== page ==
During discussions, I often come across the question: “How is it possible to manage the coordination of such a variety of activities that fly around me?” In addition to management lessons about delegation and people smarter than you, trust, ethics in business, the third sector and leisure activities, the talk usually also comes to data.
When delegating the achievement of goals through several levels, it is possible to get stuck in a lot of dead ends and work your way up to incredible bureaucratic structures and rules. On the other hand, new management approaches and technologies make it possible to achieve non-negligible simplifications and saving of entire horizons in management structures.
Data Driven Decision Making
I will leave the topic of management methodologies in our organizations to my colleagues, but I would like to describe the technologies supporting modern management in the next few blogs. I’ll start with data in the life of management. Managers are a group that needs accurate information presented in different forms and contexts in decision-making processes. Based on them, it is possible to implement management in the style of Data Driven Decision Making.
A new wave of digitization is taking place at our clients, but also in our companies, which brings with it one interesting accompanying phenomenon in the implemented processes. If the process is well implemented, it does not produce any “word, excel, or mail” as its output. Of course, notifications or static reports can be generated, but it is not the primary output. Individual processes of management and operation of organizations take place in a number of systems, but important information for the whole forms the data ecosystem of an organization or a group of cooperating organizations.
Paradoxically, the real opportunity is not about technologies, they are just a condition for automating and speeding up the whole process. The opportunity is primarily in a deeper understanding of one’s own workspace and the ability to make decisions based on a much larger set of information. They can be effectively understood only on the basis of knowledge of one’s space.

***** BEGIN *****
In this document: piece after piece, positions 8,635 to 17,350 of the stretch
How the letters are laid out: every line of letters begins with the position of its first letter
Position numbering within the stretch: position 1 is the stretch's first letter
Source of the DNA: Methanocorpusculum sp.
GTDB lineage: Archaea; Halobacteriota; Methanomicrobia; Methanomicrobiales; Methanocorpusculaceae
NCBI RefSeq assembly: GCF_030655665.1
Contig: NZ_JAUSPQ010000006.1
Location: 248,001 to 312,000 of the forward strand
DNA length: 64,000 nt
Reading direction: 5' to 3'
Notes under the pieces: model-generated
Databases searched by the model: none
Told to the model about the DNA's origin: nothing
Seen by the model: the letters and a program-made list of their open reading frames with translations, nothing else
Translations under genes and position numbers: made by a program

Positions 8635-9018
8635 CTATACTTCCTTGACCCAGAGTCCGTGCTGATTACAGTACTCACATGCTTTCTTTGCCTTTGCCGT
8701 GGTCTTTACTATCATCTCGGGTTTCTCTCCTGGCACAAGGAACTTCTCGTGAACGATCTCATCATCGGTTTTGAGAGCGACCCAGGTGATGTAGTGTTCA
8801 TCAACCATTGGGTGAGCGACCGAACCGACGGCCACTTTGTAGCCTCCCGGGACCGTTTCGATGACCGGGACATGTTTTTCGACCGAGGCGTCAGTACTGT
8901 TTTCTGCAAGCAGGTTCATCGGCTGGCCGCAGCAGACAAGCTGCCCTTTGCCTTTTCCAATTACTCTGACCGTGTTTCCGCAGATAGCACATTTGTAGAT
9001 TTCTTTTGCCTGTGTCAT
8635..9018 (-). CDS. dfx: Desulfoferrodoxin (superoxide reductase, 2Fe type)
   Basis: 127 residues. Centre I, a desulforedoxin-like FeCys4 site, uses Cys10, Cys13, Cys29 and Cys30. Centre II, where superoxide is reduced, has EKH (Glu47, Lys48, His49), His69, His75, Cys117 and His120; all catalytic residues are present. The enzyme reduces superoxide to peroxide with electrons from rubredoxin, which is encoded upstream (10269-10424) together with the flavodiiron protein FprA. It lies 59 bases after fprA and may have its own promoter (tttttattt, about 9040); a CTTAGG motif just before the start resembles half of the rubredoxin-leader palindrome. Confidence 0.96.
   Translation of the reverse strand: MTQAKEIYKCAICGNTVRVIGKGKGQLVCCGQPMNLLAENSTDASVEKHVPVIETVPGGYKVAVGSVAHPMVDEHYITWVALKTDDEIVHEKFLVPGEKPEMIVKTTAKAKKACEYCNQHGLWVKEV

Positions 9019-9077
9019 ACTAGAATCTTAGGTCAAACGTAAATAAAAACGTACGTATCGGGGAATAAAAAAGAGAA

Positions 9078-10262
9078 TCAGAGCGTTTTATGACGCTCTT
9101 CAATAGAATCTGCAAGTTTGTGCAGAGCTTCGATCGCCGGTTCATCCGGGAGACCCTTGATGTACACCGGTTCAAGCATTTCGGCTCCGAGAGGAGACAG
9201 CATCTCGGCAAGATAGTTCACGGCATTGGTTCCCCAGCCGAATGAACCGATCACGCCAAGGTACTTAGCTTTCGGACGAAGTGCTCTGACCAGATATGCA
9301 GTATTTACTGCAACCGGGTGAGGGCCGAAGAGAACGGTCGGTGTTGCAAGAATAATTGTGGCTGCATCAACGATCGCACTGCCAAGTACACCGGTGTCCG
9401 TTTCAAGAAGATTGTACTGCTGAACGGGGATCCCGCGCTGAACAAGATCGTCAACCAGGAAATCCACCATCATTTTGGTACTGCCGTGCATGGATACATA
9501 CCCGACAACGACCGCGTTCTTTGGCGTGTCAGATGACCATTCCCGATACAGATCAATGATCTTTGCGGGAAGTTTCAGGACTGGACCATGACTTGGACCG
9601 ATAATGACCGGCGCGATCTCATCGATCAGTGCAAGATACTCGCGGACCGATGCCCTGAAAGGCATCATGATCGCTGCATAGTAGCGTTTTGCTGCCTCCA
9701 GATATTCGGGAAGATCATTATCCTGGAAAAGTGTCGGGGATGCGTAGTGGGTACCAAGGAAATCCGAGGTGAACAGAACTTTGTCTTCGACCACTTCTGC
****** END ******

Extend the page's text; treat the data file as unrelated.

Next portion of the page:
Historically, we have had Business Intelligence (BI) solutions on the market for years, which, after successful implementation, can provide managers with important information and context. On the other hand, we have experience from a number of projects that this area was relatively cumbersome and without a strong background either at the supplier or in internal IT it was not possible to proceed from the framework of pre-prepared reports. In other words – either the reporting was frozen in some form and did not reflect ongoing requirements, or it was expensive.
Personally, I always worked with several management reports, but if I was interested in details or contexts of other data, I had to use classic Excel and work mostly with outdated data.
A fundamental change came into my life about two years ago when we decided on the Tableau platform. This platform brought incredible progress and comfort when working with data. The manager’s role changes from a consumer of ready-made reports to a researcher of contexts in his own company within a few days. Several clients without an IT background show enthusiasm for their research in their own data space.
The development of technologies mostly takes place in certain predictable cycles. Rapid changes in user needs create demand in the early stages with large customers and are often reflected in basic research. At this stage of need fulfillment, huge investments are involved and solutions come in expensive, custom-built solutions. Most of them are doomed to be forgotten. Some of the solutions turn into the first products and these are used by another group of so-called trend-setters, someone who is willing to pay relatively much for solutions that are very likely to become the basis of future mass products. After the market is dominated by big brands, mostly after the first years, there is room for innovation and refactoring of good ideas. This has also happened in the world of BI, and Tableau is a product of this category. https://www.tableau.com/reports/gartner. These penetrations of new products are mostly “stopped” after a successful market launch and acquired by big players (in this case it was the predator Salesforce).
When I return to the idea of the situation in which my colleagues and I found ourselves a few years ago, I am very glad that we chose the path of introducing the Management Information System.